In its first five weeks, Better Call Saul has been an interesting show, not a great one. I may be in the minority of the people watching the Breaking Bad prequel week-to-week when I say this, but as much as I’ve tried to avoid admitting it, for me it’s undoubtedly the truth. Apart from a few standout moments—the black-and-white cold open and the sequence with Tuco in the desert—brilliant production value, and Bob Odenkirk’s consistently spot-on work as Jimmy, the show hasn’t presented the audience with a strong enough hook to recreate the stranglehold that its predecessor held on most of us.
That changed this week with “Five-O,” a Mike-centric episode, where Better Call Saul took a giant step forward, not only in terms of presenting a compelling, character-driven story, but doing so without having to ape the frenetic rhythm of Breaking Bad. Even though Jimmy didn’t play a central role in the hour, this is, without a doubt, a fantastic episode of Better Call Saul because it works with the series’ established, deliberate pace in a way that both justifies the prequel’s existence and enriches everything that comes after it.
Keeping with the recent trend of flashbacks in the cold open, the very first thing we see is Mike’s arrival in Albuquerque, via a gorgeous opening shot from the front of a train. He has ridden the rail in from Philly, because how else would Mr. Mike Ehrmantraut get around? This is another great example of how the series plays genre tropes and the characters that inhabit them. Other characters might have flown, but there’s no way that the film noir aficionado is coming into town in anything but a train. Anyway, it’s not immediately clear that Mike is just getting to New Mexico or that this is a flashback at all until Stacy, the woman who gave him the dirty look last week, arrives to pick him up. They’re not exactly comfortable around each other, despite a forced hug. She calls him “Mike,” leading us to believe that while she might be Kaylee’s mom, she’s probably not his daughter. Before heading to her car, he excuses himself to the restroom—the women’s restroom, the one he had been eyeing before Stacy showed up. Once in the privacy of the men’s room, he applies the pad he bought in the ladies’ room to the bullet hole in his shoulder.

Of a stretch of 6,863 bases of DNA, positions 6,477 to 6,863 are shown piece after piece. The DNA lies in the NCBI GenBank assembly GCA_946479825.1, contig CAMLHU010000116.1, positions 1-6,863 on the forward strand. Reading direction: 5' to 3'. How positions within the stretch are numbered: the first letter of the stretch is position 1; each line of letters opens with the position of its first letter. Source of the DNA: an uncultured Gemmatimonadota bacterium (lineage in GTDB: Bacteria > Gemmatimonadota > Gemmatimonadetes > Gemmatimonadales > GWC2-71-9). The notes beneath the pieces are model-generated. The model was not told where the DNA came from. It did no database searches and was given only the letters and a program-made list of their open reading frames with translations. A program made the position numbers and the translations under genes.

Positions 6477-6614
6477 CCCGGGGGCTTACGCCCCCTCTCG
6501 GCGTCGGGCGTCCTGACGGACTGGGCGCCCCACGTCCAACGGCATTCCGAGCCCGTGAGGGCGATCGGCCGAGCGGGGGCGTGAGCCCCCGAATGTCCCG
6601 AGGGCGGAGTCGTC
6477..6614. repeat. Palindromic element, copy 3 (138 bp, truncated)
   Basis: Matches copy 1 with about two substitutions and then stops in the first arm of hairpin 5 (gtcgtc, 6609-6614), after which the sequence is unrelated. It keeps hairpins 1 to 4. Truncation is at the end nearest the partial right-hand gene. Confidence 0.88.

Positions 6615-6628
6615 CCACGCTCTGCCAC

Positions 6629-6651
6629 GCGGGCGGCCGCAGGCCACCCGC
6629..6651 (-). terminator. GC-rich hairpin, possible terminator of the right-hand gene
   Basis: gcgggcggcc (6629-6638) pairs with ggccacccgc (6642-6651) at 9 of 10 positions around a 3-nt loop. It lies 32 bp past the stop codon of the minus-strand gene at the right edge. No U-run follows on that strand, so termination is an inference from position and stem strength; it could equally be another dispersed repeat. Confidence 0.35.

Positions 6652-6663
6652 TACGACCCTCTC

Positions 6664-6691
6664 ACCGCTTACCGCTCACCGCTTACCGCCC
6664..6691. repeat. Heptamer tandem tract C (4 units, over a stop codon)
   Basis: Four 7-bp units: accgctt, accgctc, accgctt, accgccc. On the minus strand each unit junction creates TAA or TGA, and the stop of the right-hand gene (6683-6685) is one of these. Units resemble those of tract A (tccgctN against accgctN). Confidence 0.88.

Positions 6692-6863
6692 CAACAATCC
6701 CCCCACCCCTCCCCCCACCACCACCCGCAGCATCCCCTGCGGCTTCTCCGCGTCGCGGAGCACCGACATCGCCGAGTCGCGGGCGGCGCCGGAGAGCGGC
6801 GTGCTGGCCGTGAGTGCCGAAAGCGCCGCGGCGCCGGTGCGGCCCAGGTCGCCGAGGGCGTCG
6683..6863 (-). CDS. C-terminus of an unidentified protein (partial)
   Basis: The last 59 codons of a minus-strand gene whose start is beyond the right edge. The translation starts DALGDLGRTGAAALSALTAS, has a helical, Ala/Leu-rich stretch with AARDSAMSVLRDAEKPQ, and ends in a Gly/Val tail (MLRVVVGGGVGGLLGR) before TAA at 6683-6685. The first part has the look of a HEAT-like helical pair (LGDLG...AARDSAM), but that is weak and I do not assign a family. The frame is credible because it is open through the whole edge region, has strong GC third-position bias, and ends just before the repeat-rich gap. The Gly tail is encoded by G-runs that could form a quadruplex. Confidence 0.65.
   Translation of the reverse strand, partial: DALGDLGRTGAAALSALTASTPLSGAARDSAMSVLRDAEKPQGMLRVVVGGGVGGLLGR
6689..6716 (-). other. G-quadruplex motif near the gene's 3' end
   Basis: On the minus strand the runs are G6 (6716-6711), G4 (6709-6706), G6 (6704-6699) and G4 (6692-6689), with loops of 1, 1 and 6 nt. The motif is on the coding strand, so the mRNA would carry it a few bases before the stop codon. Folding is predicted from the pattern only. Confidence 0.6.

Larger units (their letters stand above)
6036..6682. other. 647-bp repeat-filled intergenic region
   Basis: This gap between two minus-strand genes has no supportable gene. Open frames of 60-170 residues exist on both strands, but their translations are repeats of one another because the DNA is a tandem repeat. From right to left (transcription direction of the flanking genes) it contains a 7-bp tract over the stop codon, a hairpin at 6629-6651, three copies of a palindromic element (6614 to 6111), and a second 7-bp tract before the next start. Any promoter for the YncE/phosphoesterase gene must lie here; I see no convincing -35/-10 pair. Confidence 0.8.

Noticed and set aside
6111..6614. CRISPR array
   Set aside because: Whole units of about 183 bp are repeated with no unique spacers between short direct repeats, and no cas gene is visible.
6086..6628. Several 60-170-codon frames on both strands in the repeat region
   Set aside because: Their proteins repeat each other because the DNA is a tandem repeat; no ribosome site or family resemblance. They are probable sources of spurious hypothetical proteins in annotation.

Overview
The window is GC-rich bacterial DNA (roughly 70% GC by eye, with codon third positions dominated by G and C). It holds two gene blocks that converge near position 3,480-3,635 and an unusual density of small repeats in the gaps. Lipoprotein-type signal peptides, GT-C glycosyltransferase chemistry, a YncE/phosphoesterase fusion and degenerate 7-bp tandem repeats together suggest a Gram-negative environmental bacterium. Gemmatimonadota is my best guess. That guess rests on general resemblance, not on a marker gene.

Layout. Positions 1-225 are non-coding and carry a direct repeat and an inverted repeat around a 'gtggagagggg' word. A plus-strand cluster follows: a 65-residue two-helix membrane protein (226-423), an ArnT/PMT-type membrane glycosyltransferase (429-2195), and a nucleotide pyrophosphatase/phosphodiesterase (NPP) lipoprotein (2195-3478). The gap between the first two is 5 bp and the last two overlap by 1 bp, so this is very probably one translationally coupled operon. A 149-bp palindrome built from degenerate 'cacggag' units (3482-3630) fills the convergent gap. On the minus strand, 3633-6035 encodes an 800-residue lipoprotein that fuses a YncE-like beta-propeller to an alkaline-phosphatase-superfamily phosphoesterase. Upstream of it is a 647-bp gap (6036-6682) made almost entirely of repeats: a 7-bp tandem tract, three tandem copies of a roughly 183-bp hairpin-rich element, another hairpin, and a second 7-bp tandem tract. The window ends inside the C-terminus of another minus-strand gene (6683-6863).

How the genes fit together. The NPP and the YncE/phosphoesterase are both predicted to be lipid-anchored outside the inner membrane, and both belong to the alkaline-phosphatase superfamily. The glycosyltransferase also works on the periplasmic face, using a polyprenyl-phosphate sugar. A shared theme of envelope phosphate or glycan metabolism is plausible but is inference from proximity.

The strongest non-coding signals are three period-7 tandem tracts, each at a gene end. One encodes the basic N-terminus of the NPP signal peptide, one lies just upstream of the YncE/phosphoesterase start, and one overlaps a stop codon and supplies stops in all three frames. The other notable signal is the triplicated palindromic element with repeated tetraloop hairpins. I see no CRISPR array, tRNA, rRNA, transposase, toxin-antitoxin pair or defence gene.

Back at Stacy’s place, Mike is reunited with Kaylee, and we get a better idea of the family tree in front of us. Stacy is Mike’s daughter-in-law. Her husband, Matt Ehrmantraut, served and protected like dear old dad, but he recently died in the line of duty. And now the ones he left behind are trying to get on with their lives. Mike has come to Albuquerque “indefinitely,” because now he’s better, he’s back, he’s solid, and he wants to be there for Stacy and Kaylee. His promises aren’t as assuring as he would hope. There’s still the matter of an intense late-night phone call Matt took just before he died. Stacy couldn’t hear the content of the call, but she knows something was wrong. As Stacy tells it, after that call, Matt was different, angrier, completely unlike himself. Who was on the other end? Stacy never found out, though she has a strong suspicion it was Mike, who denies any knowledge of the call.
After his visit to Stacy and Kaylee, Mike has other pressing business to attend to, namely the hole in his shoulder, which is now bleeding through his shirt. A cab driver hooks him up with a crooked veterinarian who’s willing to stitch him up without any questions. Understanding that one type of person comes to a vet for a suture, the doc offers to get Mike some work, but Mike turns him down.
Back in the present, Mike is proving that he’s always been an expert at avoiding police questioning. In the room with the detectives from last week, Mr. Ehrmantraut repeats the word “lawyer” and only the word “lawyer” until Jimmy—still dressed like Matlock—shows up, and it’s immediately clear that the dynamic the two characters share is something that the show has been sorely missing. There’s more life in both Jimmy and Mike than all of the original Better Call Saul characters combined, and locking them in the room together shines a light on that. These two guys are fully fleshed-out—both on the page and by the actors—with distinct worldviews, opinions, and strategies for handling problems, and not only that, Banks and Odenkirk make each other better. Throughout the series so far, Odenkirk as Jimmy has been vibrating at a more entertaining frequency than everyone around him. Finally, he’s got someone to harmonize with. There’s a palpable partnership on the screen that’s exciting to watch, even if the scene involves one simply telling the other to spill coffee on a cop at just the right moment.
That’s precisely the plan as the cops from Philly come back into the room, though Jimmy isn’t 100 percent on-board when they do. As it turns out, the detectives aren’t here because of some breach of a restraining order from Stacy, which the previous episode seemed to have hinted. They want to talk about Hoffman and Fenske, Matt’s former partner and sergeant, respectively. It seems Matt died in an ambush, after rushing into a crack den on a report of shots fired, followed closely behind by Hoffman and Fenske, who have since turned up dead in a similar style of execution. The impression among the force is that Hoffman and Fenske were dirty, and now the detectives, desperate for leads, have come to Mike. But he doesn’t know anything, or at least that’s what he tells them. The last time he saw Hoffman and Fenske was in a bar the night they died, back when Mike was hitting the bottle pretty hard. It also happened to be the night before Mike left for Albuquerque, just in case he didn’t seem suspicious enough. When the questioning comes to an end, Jimmy holds up his end of the bargain and spills his coffee on the younger detective, freeing Mike up to swipe his notepad.
NEXT: We’re headin’ to Philly!